What a bunch of bull. 25% failure rate in business? I'd love to know where he gets that stat. i never had a work force where 25% of my employees failed at their job. This LEO has some serious anger issues. He couldn't keep a job at Burger King with that behavior. Look at that video again. this isn't some guy having a bad day. This is an accomplished lunatic. People don't go that far over the edge just once. This is part of his personality. He needs help.As a benefit to the firearms forum community, I took it upon myself to contact a police officer I know regarding the Canton, OH CCW stop. He is a training officer for regular officers and SWAT for over a dozen years, and also currently teaches the CCW class in Ohio. He gave me permission to quote him on his response when I told him I wished to get an official answer back to the readers of the forum.
First off, my officer's response about the Canton, OH officer's behavior: "He's an a$$hole. However, law enforcement has a failure rate of 2-3% (officers like the one in the video) and corporate America has a failure rate of 25%, so police recruiting is doing about 10 times better than the business average. The problem is we hire humans, and there will always be some failures that slip through all the screening that we do. The good news is that they will eventually do something like the officer in the video and be fired for it."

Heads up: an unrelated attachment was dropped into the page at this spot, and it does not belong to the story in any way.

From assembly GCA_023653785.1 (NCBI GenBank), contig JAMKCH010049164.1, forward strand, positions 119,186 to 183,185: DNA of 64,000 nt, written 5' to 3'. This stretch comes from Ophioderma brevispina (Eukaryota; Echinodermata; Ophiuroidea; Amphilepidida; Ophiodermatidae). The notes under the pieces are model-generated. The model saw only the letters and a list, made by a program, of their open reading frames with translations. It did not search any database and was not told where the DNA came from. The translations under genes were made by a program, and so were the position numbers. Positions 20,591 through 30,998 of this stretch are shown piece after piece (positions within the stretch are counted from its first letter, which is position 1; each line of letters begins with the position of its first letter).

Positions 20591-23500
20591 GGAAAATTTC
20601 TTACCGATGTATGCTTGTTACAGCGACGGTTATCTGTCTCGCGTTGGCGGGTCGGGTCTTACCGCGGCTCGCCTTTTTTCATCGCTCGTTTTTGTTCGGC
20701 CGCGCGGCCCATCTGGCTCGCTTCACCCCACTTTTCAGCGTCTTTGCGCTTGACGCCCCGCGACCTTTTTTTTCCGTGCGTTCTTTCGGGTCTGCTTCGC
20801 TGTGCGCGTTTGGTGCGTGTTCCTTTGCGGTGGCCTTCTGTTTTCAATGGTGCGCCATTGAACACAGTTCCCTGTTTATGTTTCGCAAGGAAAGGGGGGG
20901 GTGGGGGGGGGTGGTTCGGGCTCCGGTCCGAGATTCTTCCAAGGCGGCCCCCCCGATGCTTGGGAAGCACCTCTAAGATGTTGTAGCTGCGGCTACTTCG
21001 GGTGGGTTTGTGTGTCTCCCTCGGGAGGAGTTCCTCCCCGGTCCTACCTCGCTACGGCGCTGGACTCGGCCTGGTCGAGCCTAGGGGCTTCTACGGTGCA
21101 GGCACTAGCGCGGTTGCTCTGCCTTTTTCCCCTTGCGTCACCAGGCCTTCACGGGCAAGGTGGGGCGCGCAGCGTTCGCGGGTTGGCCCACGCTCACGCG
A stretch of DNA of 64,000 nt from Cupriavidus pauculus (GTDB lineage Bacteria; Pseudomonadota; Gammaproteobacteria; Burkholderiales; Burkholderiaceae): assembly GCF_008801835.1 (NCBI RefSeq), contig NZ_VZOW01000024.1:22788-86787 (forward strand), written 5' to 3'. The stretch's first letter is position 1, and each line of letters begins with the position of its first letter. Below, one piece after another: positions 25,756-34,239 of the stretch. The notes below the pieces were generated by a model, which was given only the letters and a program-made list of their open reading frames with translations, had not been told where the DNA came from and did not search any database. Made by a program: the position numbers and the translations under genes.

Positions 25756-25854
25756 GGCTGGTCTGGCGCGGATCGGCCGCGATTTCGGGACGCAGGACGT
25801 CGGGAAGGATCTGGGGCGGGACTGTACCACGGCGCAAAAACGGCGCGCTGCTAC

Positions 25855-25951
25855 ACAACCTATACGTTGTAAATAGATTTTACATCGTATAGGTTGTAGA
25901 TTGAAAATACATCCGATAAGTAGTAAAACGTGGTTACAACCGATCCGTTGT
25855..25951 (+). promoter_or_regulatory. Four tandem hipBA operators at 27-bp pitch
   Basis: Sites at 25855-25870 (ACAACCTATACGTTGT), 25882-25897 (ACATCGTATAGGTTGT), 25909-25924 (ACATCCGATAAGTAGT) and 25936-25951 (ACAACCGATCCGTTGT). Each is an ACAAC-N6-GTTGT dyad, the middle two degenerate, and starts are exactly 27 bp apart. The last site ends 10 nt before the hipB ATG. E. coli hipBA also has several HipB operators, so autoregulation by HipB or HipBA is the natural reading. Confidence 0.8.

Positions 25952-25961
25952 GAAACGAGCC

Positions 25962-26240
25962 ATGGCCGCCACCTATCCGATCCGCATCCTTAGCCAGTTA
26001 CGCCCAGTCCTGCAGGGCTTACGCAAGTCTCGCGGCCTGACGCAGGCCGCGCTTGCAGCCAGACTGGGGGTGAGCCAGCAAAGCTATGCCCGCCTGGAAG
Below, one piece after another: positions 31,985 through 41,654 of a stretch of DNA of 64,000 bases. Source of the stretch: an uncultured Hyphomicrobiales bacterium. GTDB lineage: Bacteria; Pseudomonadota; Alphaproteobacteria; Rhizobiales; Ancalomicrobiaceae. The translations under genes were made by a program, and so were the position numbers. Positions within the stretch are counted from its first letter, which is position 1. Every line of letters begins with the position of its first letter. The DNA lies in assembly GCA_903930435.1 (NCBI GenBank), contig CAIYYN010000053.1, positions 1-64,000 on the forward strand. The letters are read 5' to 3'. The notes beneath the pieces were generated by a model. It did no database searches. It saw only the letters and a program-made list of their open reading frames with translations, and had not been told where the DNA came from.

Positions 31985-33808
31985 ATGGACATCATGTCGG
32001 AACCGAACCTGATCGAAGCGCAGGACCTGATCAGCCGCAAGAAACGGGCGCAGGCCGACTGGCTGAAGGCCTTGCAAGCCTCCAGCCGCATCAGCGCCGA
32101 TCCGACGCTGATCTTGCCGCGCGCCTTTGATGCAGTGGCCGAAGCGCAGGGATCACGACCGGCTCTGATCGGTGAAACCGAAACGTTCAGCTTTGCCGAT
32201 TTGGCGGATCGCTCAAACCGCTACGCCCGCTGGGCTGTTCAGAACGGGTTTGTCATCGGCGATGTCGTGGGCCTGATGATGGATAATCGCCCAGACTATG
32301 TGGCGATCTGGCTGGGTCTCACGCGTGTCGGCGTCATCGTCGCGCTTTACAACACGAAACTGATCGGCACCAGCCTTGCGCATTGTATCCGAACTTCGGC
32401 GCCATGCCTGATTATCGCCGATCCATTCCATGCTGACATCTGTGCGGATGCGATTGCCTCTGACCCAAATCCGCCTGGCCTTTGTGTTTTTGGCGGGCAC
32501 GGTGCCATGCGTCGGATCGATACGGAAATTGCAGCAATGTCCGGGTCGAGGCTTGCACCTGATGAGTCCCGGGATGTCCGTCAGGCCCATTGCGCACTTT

Next, as far as immediate notification of CCW: "The first words out of your mouth should be "I have a CCW" as you hand BOTH your CCW and your license to the officer. Keep your CCW with your license so you can draw them as one and hand them with the CCW on TOP. Do not start with, 'Officer' or 'Hello' as this gives a chance for the officer to interrupt you. If you are still told to shut up, you should keep your license and CCW held out towards the officer and comply with his instructions. You can only do the best you can under the circumstances."
Final notes from my officer: "I hope everyone will remember that this is a training problem with the officers and 97-98% of the time will NOT happen! I am adding this video to my officer training set as an example of how not to handle a CCW stop and the perfect way to get fired. If you are unlucky enough to be stopped by someone like this officer, do exactly what the driver in the video did - stay cool, agree with the officer, follow his commands, and settle it the next day with attorneys and his superiors."
On my phone call to my officer, he said that the communication center in Ohio should always inform the officer that the tag they are pulling over is attached to a person who has a CCW, so in Ohio, the officer should already know. But this doesn't relieve your duty to inform. When you inform, you basically show the officer that you know the law and intend to comply, which means you are law-abiding and are probably not going to pull the weapon on him. It's a courtesy for the safety of the officer. However, in my officer's own words: "We are trained police officers. We are supposed to treat every stop as if the driver and passengers are armed. It should not surprise an officer that you are carrying and he definitely shouldn't over-react like the officer in the video."
I hope this clarifies it for some people and puts some answers to the grey areas. If you have any questions that still exist, especially for Ohio CCW carriers, post them in response to this and I'll pass them along to my training officer for his comment.